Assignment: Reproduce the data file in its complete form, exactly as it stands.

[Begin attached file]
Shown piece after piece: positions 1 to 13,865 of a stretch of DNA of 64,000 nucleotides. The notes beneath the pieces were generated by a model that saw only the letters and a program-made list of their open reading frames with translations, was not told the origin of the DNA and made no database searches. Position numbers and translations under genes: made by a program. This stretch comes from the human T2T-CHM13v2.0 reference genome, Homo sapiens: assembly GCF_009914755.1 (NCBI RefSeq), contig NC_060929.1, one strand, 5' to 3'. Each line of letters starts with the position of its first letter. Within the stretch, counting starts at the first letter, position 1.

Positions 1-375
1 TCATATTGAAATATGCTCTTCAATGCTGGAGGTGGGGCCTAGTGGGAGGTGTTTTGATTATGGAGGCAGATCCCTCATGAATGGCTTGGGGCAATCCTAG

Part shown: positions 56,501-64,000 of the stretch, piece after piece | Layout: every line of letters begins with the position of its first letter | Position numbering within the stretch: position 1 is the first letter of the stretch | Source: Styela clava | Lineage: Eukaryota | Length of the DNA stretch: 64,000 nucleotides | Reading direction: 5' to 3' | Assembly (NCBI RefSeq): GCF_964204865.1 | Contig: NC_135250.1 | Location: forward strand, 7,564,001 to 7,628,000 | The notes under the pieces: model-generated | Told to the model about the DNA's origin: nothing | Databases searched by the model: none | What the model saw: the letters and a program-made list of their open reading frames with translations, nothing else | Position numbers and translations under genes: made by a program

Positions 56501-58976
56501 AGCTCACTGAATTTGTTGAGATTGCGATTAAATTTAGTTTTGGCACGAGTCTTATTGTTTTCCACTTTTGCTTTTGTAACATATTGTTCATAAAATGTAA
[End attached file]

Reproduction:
Shown piece after piece: positions 1 to 13,865 of a stretch of DNA of 64,000 nucleotides. The notes beneath the pieces were generated by a model that saw only the letters and a program-made list of their open reading frames with translations, was not told the origin of the DNA and made no database searches. Position numbers and translations under genes: made by a program. This stretch comes from the human T2T-CHM13v2.0 reference genome, Homo sapiens: assembly GCF_009914755.1 (NCBI RefSeq), contig NC_060929.1, one strand, 5' to 3'. Each line of letters starts with the position of its first letter. Within the stretch, counting starts at the first letter, position 1.

Positions 1-375
1 TCATATTGAAATATGCTCTTCAATGCTGGAGGTGGGGCCTAGTGGGAGGTGTTTTGATTATGGAGGCAGATCCCTCATGAATGGCTTGGGGCAATCCTAG

Part shown: positions 56,501-64,000 of the stretch, piece after piece | Layout: every line of letters begins with the position of its first letter | Position numbering within the stretch: position 1 is the first letter of the stretch | Source: Styela clava | Lineage: Eukaryota | Length of the DNA stretch: 64,000 nucleotides | Reading direction: 5' to 3' | Assembly (NCBI RefSeq): GCF_964204865.1 | Contig: NC_135250.1 | Location: forward strand, 7,564,001 to 7,628,000 | The notes under the pieces: model-generated | Told to the model about the DNA's origin: nothing | Databases searched by the model: none | What the model saw: the letters and a program-made list of their open reading frames with translations, nothing else | Position numbers and translations under genes: made by a program

Positions 56501-58976
56501 AGCTCACTGAATTTGTTGAGATTGCGATTAAATTTAGTTTTGGCACGAGTCTTATTGTTTTCCACTTTTGCTTTTGTAACATATTGTTCATAAAATGTAA